I can’t possibly count the number of times I have been deep in a personal mess, and as soon as I was weak/strong enough to open myself to someone else, I gained tremendous insight and support that helped me to look at the same mess in a different light. Actually, I have found that when I have had the most difficult learning lessons (and the longest trials) is when I held something to myself and didn’t open up to anyone. Those are the periods of my life when I am certain I went through unnecessary hardship and pain that could have been a lot shorter and less intense had I opened up to my support system.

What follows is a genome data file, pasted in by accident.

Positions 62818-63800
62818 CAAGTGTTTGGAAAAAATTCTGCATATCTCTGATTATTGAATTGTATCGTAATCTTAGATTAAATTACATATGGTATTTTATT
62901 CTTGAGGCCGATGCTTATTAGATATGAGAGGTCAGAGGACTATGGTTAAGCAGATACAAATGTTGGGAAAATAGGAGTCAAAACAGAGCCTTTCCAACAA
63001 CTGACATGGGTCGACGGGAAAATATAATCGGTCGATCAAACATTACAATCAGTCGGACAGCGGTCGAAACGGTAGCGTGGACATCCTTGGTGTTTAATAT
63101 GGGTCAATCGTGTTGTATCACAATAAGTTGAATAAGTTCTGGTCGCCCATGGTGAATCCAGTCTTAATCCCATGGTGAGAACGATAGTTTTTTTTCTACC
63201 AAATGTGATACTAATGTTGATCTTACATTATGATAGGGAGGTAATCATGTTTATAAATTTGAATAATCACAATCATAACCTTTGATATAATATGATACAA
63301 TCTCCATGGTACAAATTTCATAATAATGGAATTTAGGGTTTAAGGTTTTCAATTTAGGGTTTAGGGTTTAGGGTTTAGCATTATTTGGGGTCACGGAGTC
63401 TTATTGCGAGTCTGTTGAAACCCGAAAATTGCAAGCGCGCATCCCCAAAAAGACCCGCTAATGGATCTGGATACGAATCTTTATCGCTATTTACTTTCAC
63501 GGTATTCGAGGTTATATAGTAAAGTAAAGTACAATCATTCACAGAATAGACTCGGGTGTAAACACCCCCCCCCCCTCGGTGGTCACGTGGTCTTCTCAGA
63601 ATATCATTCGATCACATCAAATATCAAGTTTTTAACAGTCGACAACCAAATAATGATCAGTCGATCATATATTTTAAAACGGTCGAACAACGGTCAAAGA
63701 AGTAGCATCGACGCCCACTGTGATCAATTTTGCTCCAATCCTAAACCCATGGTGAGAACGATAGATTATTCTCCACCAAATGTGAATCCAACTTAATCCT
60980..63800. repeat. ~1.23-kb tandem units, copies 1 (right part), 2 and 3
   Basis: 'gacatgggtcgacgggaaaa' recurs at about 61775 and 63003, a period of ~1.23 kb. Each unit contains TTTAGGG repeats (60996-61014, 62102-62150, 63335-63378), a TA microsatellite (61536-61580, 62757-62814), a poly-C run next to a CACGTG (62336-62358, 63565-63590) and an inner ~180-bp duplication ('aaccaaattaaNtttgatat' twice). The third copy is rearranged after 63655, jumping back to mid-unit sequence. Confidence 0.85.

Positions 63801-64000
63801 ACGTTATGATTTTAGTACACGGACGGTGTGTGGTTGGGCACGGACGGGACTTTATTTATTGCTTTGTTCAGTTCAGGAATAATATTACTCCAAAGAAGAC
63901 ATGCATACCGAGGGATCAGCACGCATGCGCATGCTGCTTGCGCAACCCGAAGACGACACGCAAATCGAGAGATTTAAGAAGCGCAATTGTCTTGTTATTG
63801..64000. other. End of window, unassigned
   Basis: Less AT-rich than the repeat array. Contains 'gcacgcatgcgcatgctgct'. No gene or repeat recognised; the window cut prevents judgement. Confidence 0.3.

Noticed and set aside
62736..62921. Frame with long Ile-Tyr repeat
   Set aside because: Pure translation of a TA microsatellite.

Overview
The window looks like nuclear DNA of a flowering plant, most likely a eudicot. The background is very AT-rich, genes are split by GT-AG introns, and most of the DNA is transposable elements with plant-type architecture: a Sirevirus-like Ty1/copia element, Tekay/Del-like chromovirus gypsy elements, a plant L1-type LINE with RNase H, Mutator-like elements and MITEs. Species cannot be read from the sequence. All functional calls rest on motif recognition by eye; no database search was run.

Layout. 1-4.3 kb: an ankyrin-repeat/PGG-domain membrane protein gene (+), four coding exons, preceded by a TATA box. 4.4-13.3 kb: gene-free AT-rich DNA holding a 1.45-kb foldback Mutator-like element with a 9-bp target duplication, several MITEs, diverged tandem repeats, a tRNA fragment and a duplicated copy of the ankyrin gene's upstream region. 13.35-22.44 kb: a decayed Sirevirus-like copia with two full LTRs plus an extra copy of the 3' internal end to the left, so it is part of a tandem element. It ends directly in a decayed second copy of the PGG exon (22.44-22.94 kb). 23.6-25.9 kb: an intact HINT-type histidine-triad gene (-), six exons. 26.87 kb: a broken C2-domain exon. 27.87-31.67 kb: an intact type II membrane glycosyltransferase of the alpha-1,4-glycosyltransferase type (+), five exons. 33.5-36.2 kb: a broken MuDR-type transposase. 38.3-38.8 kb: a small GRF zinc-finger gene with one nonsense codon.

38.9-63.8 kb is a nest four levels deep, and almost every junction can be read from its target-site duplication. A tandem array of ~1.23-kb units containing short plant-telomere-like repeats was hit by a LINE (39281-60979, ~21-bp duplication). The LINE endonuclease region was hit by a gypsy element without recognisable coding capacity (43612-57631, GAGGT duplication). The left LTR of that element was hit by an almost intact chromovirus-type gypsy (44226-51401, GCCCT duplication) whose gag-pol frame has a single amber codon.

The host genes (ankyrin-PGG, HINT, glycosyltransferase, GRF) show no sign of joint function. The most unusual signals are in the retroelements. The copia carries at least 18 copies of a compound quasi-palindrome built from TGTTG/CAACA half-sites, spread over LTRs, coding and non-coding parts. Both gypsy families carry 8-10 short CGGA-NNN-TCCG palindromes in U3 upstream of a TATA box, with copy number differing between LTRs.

Now, to come out antifragile, who is in your support system is key. The main point of antifragility is to come through the stress stronger. This means the people you are connected to and who you open up to must be looking out for your growth as well. I have been in dysfunctional relationships where the people I opened up to were not looking for my growth as opposed to some warped version of control, manipulation or obsession. It takes maturity and wisdom to seek and find people who share the same values and who are on the same journey toward growth. If they’re looking to grow themselves with the same core values, the last thing that they should want is to inhibit or delay your growth. The more you grow, the more they grow and vice versa.